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Climate change impacts on Australia's eucalypt and coral species: comparing and sharing knowledge across disciplines
Booth, T.H.; Muir, P.R. (2020). Climate change impacts on Australia's eucalypt and coral species: comparing and sharing knowledge across disciplines. Wiley Interdisciplinary Reviews: Climate Change 11(5): e657. https://dx.doi.org/10.1002/wcc.657
In: Wiley Interdisciplinary Reviews: Climate Change. Wiley: Hoboken. ISSN 1757-7780; e-ISSN 1757-7799, more
Peer reviewed article  

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Keywords
    Marine/Coastal; Terrestrial

Authors  Top 
  • Booth, T.H.
  • Muir, P.R.

Abstract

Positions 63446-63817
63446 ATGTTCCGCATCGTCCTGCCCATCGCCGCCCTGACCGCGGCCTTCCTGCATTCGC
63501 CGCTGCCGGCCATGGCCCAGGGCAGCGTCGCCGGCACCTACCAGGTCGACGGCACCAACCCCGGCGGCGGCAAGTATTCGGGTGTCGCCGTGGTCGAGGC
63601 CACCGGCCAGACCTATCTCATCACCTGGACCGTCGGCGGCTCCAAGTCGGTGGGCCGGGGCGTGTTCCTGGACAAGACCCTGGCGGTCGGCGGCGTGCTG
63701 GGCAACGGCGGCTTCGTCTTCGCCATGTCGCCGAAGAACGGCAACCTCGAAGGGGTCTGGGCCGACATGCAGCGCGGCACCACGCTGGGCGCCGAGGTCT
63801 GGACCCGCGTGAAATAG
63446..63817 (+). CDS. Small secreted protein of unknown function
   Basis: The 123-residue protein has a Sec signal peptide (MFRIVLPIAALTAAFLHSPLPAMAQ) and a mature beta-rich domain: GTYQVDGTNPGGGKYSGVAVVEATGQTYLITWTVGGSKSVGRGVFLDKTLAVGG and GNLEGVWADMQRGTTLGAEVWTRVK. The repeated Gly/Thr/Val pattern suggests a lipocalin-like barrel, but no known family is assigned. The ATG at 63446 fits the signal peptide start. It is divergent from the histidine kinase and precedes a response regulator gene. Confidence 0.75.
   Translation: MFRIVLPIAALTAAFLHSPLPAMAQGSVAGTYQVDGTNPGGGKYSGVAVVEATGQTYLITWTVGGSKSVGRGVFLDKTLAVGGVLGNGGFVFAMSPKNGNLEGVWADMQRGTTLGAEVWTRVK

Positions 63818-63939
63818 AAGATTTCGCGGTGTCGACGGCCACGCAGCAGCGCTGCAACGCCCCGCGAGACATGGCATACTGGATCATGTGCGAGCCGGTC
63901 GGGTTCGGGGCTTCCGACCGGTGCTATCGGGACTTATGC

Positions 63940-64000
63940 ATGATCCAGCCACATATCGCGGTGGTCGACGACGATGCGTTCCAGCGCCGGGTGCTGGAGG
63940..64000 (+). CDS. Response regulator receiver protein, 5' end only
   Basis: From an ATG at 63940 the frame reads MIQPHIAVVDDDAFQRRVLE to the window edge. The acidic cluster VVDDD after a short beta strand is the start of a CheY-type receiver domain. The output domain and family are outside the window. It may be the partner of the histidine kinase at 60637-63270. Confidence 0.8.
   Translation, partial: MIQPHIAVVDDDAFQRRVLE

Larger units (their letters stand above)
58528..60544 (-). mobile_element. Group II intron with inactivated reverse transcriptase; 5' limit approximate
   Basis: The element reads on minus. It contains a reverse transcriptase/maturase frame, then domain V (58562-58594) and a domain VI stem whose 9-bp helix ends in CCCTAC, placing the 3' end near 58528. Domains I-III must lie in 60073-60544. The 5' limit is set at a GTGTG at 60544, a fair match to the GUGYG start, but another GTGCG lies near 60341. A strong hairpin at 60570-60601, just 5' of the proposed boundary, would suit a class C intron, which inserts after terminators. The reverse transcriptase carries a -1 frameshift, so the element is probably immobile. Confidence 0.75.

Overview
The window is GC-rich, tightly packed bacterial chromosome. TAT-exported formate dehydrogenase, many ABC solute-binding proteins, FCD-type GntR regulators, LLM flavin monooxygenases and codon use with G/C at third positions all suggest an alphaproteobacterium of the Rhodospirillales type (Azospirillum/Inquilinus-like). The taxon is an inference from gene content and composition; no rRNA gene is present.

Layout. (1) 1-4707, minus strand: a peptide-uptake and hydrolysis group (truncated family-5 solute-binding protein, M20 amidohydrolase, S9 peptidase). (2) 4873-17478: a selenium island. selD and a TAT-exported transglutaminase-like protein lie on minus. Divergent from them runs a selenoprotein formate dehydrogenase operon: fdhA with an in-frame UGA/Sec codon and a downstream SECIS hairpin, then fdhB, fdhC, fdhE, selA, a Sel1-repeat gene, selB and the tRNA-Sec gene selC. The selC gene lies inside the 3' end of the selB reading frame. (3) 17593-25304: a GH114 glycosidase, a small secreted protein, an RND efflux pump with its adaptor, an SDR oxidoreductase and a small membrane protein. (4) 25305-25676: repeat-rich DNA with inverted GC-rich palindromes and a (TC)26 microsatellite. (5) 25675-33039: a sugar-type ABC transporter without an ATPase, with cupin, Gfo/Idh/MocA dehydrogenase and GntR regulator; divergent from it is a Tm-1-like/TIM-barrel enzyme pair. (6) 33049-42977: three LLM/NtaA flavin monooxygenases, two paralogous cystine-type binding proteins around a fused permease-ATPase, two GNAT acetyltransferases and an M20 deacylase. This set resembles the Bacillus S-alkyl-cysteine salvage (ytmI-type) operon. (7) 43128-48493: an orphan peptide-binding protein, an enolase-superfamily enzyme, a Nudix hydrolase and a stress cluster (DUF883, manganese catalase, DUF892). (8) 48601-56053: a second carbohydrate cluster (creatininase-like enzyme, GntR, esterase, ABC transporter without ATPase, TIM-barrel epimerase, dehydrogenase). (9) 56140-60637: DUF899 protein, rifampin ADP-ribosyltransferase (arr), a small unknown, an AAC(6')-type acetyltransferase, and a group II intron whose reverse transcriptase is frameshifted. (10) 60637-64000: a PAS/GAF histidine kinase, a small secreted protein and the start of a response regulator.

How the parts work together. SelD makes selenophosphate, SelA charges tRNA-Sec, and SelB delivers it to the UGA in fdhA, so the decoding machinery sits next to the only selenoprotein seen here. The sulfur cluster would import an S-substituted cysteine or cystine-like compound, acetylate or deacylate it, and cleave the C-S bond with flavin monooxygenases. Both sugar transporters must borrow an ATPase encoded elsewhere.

Two of Australia's most iconic ecosystems have recently sustained heavy damage related to climatic changes: the extensive eucalypt forests from catastrophic bushfires and the Great Barrier Reef from mass coral bleaching. Despite obvious differences, eucalypt trees and reef corals share some similarities in biology and ecology, particularly in relation to climate change impacts and adaptation. Both groups are the focus of an increasing research effort to characterize and respond to climate changes and here we examine how sharing research experiences can benefit both fields. Four key areas of research are considered: (a) modeling current distributions, (b) assessing impacts of climate change on future distributions, (c) using human-assisted migration to improve survival, and (d) applying genetic enhancement to improve the species’ survival. Examples of each research area are used to examine potential crossovers, limitations of the methods, and future requirements. We conclude that eucalypt and coral researchers, and indeed researchers for many other endangered taxa, can gain much by comparing experiences and methods, despite the apparent differences in their respective taxa.

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